By Larry Alton
Searching for a job in the competitive IT industry is difficult enough. Couple the stress of a job search with the challenges of being an introvert and you’ve got a nerve-wracking combination that leaves many feeling helpless and discouraged. The good news is that with a little coaching and attention to detail, even classic introverts can land the job of their dreams.
There’s a myth that only a small percentage of the population is introverted, when in fact, some research shows that up to half of the U.S. population is introverted. Since extroverted people get most of the attention, it’s easy to feel as if you’re an introvert living in an extrovert’s world.
Once you throw out this myth and begin operating under the premise that your introverted personality is in the mainstream, you’re free to proceed with confidence.
Here are some tips that will help you master the job search process and land the job you’ve always wanted.
1. Get to know yourself.
In order to be successful in a job search, you have to sell yourself. And in order to sell yourself, you have to know who you are and what strengths and weaknesses you possess. If it helps, you can make a list and spend some time writing down words that describe you. Go ahead and ask a close friend for some descriptors, too.
If you’re looking for a more formal exercise, try conducting a “personal SWOT analysis.” While typically used to examine businesses, this framework can help you better understand what you bring to the table in terms of strengths, weaknesses, opportunities and threats. Once you’re aware of these factors, you’ll understand how to present yourself in an advantageous manner.
2. Leverage your online network.
As an introvert, your best networking may happen online. Don’t be afraid to look into this network and use it to your advantage. LinkedIn is one platform to focus on. Here are some pointers:
Treat your profile as a sort of personal billboard. It’s a visual representation of who you are and should come across as professional and approachable.
Join some groups that are related to your niche and become a regular contributor. This is one of the quickest ways to get your name out there.
Never spam people just for the sake of forming a new connection. If you’re going to message someone you don’t know, make sure you convey a clear purpose behind why you’re reaching out to them.
The more you use LinkedIn, the more you’ll get comfortable with it. Study what other successful professionals are doing and find ways to elevate your name.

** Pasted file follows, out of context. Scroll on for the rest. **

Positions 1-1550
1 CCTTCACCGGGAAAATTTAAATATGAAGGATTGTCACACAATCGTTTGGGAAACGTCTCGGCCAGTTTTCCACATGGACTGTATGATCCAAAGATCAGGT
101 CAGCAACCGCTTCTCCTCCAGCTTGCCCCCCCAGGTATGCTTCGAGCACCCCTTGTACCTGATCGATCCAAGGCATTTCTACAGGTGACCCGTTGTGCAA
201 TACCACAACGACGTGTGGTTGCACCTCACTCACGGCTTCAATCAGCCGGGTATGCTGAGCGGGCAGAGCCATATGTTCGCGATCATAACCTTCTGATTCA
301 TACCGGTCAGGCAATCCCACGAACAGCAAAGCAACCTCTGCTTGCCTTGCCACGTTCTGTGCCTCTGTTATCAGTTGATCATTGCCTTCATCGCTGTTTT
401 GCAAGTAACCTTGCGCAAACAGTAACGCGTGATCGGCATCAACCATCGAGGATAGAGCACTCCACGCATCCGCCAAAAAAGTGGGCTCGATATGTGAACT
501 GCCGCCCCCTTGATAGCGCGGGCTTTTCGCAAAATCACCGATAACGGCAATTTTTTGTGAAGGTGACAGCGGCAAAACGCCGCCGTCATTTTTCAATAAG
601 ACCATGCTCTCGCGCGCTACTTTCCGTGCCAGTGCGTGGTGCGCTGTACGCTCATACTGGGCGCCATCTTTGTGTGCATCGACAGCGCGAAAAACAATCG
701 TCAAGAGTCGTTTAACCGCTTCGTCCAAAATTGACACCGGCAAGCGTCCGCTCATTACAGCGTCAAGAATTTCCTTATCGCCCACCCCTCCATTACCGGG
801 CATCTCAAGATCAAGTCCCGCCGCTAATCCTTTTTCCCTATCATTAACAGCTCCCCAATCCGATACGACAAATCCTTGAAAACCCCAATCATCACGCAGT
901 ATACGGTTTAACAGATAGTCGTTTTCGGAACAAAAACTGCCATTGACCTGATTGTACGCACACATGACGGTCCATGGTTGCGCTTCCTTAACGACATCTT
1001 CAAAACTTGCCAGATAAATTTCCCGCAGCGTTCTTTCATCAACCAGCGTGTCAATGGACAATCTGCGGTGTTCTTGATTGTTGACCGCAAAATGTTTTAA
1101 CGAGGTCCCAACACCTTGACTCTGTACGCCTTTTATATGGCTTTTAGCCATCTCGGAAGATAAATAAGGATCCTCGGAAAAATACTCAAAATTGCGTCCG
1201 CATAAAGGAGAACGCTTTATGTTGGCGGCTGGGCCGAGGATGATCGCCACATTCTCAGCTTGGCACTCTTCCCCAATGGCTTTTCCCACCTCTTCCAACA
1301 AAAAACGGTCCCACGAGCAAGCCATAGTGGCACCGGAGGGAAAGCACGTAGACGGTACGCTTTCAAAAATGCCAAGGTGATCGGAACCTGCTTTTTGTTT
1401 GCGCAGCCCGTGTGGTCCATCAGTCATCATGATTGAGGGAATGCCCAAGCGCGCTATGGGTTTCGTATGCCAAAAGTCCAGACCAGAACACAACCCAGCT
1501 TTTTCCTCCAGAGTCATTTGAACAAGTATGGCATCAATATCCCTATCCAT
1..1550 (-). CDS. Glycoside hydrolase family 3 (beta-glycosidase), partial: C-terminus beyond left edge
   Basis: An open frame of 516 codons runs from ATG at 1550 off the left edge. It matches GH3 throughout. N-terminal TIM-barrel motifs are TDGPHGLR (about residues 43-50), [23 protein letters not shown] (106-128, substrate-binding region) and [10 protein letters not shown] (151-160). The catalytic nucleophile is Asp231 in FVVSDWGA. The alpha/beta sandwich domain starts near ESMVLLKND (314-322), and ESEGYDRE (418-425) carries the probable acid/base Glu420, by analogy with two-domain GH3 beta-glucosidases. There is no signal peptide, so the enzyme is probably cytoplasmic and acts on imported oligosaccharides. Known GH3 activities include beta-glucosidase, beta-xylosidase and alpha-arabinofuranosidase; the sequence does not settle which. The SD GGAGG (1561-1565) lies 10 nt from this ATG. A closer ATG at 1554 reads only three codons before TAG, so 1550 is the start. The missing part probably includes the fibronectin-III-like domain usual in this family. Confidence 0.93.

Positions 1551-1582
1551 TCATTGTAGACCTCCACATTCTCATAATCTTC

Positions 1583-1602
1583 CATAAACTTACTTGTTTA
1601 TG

3. Use your listening skills.
As an introvert, you’re probably a stronger listener than a speaker. This is actually a good thing when navigating through the application and interview processes. Carefully listen to all prompts and instructions and show prospective employers that you’re someone they can depend on.
4. Master your elevator pitch.
The job search doesn’t just happen within the context of applications, emails and interviews. Sometimes your best opportunities are the ones that pop up right in front of you and force a response. That’s why you need to have an elevator pitch ready to go.
A quick 30-60 second elevator pitch about your job search, what you’re looking for, and why you’re qualified for the position you’re seeking can go a long way toward making you look prepared and confident. This website has some good examples that can help you formulate your own pitch. Study the concepts they use and figure out how you can craft your own.
5. Create a game plan.
Whereas extroverts often thrive on being put in social situations and can think on their feet, introverts use a lot of their energy just putting themselves in social settings. In order to be prepared, you need to create a plan of action.
The good news is that introverts often thrive in the IT world. Most tech jobs require analytical thinking, good listening and comprehension skills, and one-on-one interactions. Get to know your talents and skills and use them accordingly as you progress in your career.
Larry Alton is a professional blogger, writer and researcher who contributes to a number of online media outlets and news sources.